Monterey Penisula & Big Sur

Part of my visiting northern California series.

I would recommend taking two days to explore the area around Monterey.  If you had a lot of time you could make it a four day leg and continue down Route 1 to Hearst Castle / San Simeon, Morro Bay, San Louis Obispo, and then come back via Route 5 (and listen to the audio travelogue Invisible 5). For additional ideas I would recommend checking out  Monterey Tourist Info and Big Sur. I understand that monarch butterflies are once again wintering in George Washington Park in Pacific Grove.


Under normal conditions, it will take approximately 1.5 hours to reach Monterey from Mountain View. [85 South, to 101 South,  to 154 West, to Highway 1 South. If you are going to the aquarium you can attempt to find free street parking, but it’s often easier to park in one of the city owned pay for use lots.

Aquarium: I would suggest starting the day at the Monterey Bay Aquarium. Monterey has what might be the best aquarium in the world. I like it better than the aquariums in Boston, Chicago, Seattle, Baltimore, and Maui. It is easy to spend an entire day at the aquarium. Unlike many museums, the cafeteria actually serves reasonably tasty food at reasonable prices. I would recommend eating in the aquarium to maximize time. If you want to eat outside the aquarium remember to get your hand stamps so you can you can return.

Lodging: Once you are done with the aquarium I would suggest getting into a hotel and clean up after your day. There are a wide variety of hotels in the area. The cheapest options in the area are some of the “budget” nation chains how have hotel or motels 10-20 minutes north of Monterey on Route 1 in towns like Seaside. It is also possible to find reasonably inexpensive room in some of the small mom & pop hotels in Pacific Grove. Finally, there is the minimalist but pretty Asilomar. The Four Sisters InnsThe Centrella (Pacific Grove), and Tickle Pink Inn (Carmel) are nice, reasonably priced (for the Monterey peninsula) B&Bs. I would recommend not staying in any of the national luxury hotel chains unless you have a major discount. If you going to spend that sort of money ($250-400/night) I would recommend staying in out of the specialty hotels or high end B&B. Hotel Pacific sometimes has packages which makes it reasonably priced. At the higher end is the Old Monterey Inn, one of the most romantic B&Bs, and the Spindrift Inn which is a small luxury hotel.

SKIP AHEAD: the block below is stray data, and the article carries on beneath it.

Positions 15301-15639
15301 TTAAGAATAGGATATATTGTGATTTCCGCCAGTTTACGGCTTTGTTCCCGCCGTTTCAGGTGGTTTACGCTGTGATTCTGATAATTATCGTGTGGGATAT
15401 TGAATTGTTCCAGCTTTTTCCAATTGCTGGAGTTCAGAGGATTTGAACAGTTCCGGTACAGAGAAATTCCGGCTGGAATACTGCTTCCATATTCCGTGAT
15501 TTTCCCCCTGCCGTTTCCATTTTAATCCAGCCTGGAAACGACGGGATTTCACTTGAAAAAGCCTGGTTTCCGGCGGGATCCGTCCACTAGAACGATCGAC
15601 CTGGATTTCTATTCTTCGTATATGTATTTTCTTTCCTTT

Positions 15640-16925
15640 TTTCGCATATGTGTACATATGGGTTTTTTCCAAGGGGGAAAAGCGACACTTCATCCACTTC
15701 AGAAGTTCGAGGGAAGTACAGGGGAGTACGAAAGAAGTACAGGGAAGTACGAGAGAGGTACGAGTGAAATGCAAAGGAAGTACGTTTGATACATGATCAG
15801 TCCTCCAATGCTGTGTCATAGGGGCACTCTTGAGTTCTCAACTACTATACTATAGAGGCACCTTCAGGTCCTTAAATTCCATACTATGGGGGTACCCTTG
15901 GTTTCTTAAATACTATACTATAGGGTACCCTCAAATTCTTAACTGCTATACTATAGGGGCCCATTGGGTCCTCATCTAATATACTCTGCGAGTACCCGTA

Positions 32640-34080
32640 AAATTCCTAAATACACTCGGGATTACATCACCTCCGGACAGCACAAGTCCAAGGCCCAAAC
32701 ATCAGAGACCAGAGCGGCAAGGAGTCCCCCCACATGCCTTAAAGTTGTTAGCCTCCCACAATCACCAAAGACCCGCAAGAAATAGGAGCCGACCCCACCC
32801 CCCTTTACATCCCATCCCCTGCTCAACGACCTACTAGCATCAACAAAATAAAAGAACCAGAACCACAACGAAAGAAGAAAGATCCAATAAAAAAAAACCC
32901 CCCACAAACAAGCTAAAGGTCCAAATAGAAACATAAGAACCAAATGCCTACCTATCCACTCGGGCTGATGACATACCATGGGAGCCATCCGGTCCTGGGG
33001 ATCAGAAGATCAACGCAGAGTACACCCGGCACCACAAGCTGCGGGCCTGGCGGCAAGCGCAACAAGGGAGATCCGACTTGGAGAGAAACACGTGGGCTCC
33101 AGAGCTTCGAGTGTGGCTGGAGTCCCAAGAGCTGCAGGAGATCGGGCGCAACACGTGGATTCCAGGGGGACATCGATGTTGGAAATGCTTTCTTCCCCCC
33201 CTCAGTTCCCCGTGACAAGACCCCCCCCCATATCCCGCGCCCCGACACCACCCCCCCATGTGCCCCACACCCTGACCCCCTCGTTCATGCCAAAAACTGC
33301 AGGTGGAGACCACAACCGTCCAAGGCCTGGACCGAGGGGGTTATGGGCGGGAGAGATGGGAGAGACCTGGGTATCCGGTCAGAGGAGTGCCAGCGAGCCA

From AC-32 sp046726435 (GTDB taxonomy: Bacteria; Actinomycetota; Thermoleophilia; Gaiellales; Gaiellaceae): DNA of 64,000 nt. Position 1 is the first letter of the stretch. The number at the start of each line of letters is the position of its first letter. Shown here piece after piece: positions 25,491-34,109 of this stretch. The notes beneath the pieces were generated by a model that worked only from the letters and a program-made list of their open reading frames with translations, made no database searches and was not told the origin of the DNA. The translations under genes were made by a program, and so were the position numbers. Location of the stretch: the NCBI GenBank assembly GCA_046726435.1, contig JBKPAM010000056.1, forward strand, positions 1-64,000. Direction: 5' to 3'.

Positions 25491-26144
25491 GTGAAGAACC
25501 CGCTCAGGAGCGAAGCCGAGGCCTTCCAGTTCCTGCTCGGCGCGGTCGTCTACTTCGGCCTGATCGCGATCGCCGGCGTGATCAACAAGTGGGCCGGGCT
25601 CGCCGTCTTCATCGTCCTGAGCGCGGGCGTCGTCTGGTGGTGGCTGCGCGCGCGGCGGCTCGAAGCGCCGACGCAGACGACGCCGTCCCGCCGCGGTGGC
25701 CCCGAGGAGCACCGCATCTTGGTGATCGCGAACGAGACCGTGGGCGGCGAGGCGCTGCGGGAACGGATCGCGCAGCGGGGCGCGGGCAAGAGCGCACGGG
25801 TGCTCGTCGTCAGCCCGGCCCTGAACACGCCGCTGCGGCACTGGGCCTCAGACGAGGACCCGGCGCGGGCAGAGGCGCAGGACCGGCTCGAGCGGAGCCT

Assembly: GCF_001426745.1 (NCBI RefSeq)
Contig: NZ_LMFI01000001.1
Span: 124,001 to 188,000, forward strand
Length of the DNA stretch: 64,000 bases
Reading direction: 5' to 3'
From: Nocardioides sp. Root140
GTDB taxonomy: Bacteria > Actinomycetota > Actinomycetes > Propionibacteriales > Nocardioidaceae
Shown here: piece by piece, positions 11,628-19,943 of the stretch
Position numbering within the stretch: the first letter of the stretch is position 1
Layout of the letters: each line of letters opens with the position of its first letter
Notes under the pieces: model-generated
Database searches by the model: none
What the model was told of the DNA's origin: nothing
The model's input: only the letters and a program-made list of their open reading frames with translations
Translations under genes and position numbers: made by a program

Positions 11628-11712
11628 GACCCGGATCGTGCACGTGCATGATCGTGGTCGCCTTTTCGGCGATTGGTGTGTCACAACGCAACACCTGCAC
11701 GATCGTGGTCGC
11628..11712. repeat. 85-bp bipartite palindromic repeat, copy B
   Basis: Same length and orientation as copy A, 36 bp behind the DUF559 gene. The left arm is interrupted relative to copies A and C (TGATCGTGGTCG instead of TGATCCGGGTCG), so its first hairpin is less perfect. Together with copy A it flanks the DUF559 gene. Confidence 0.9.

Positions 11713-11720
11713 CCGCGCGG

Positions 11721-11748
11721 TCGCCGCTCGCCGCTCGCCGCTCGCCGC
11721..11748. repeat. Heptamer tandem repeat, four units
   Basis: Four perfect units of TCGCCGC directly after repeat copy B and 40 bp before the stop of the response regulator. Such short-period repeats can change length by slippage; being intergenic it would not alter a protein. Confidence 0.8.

Dinner: Enjoy a nice meal in one of the fine restaurants on the area. I would recommend, passionfish (Pacific Grove, Sustainable sea food with a South American influence), Flying Fish Grill (Carmel, Mexico meets Japan),  Fishwife (Pacific Grove, good prices for good fish), Pacific’s Edge (south of Carmel, Continental, great view at sunset, pricy), Anton and Michael (Carmel, French inspirited), Patisserie Boissiere (Carmel, French Bistro) and Tarpy’s Roadhouse (near the airport, American food).  Many people like the cozy atmosphere at Fandango (in Pacific Grove) and the food at Fresh Cream.  I would skip Roy’s at Pebble Beach because it is no where near as good as a  Roy’s in Hawaii and can be quite noisy. I would also skip Montrio, which as a good reputation, but I found the food un-inspired.  If you want something a bit lower key stop by one of the places on Fisherman’s Wharf like the Old Grotto which serves calm chowder in a bread bowl. Places I haven’t tried but would like to visit sometime include French Poodle (Carmel),  and Cypress Grove (Monterey).